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PLoS One. 2013; 8(4): e61307.
Published online 2013 April 9. doi:  10.1371/journal.pone.0061307
PMCID: PMC3621866

Involvement of Protein Tyrosine Phosphatases BcPtpA and BcPtpB in Regulation of Vegetative Development, Virulence and Multi-Stress Tolerance in Botrytis cinerea

Yin-Won Lee, Editor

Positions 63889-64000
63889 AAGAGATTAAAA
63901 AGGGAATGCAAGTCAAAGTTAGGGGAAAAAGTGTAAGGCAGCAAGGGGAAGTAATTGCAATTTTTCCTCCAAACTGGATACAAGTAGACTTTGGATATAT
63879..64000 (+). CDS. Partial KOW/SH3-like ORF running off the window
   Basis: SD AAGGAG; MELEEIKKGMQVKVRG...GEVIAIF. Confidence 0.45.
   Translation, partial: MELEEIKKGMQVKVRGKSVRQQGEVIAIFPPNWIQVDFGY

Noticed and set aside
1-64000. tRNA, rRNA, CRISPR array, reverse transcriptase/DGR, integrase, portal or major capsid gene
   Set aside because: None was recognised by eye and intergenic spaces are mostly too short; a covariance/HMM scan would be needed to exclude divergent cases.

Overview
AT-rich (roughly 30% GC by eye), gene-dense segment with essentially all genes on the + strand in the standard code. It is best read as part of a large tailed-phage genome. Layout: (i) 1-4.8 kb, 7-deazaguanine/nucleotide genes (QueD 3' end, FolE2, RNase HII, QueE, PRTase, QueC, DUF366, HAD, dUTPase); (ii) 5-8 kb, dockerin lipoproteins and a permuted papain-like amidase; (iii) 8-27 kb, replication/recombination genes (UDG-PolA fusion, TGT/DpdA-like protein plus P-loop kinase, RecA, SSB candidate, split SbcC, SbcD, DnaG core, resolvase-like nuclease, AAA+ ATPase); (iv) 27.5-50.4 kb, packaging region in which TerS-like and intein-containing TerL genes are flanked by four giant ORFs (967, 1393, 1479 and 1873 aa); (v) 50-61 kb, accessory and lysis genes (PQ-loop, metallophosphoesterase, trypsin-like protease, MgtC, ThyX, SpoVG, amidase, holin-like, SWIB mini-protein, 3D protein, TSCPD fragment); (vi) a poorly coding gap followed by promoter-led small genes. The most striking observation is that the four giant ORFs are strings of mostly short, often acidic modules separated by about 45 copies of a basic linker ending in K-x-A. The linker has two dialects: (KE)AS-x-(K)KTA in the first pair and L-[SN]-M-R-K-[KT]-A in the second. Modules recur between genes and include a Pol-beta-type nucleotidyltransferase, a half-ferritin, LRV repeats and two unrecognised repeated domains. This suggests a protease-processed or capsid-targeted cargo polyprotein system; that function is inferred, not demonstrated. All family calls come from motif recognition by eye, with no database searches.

Tyrosine phosphorylation and dephosphorylation have emerged as fundamentally important mechanisms of signal transduction and regulation in eukaryotic cells, governing many processes, but little has been known about their functions in filamentous fungi. In this study, we deleted two putative protein tyrosine phosphatase (PTP) genes (BcPTPA and BcPTPB) in Botrytis cinerea, encoding the orthologs of Saccharomyces cerevisiae Ptp2 and Ptp3, respectively. Although BcPtpA and BcPtpB have opposite functions in conidiation, they are essential for sclerotial formation in B. cinerea. BcPTPA and BcPTPB deletion mutants ΔBcPtpA-10 and ΔBcPtpB-4 showed significantly increased sensitivity to osmotic and oxidative stresses, and to cell wall damaging agents. Inoculation tests showed that both mutants exhibited dramatically decreased virulence on tomato leaves, apples and grapes. In S. cerevisiae, it has been shown that Ptp2 and Ptp3 negatively regulate the high-osmolarity glycerol (HOG) pathway and the cell wall integrity (CWI) pathway. Although both BcPtpA and BcPtpB were able to inactive Hog1 and Mpk1 in S. cerevisiae, in contrast to S. cerevisiae, they positively regulate phosphorylation of BcSak1 (the homologue of Hog1) and BcBmp3 (the homologue of Mpk1) in B. cinerea under stress conditions. These results demonstrated that functions of PTPs in B. cinerea are different from those in S. cerevisiae, and BcPtpA and BcPtpB play important roles in regulation of vegetative development, virulence and in adaptation to oxidative, osmotic and cell-wall damage stresses in B. cinerea.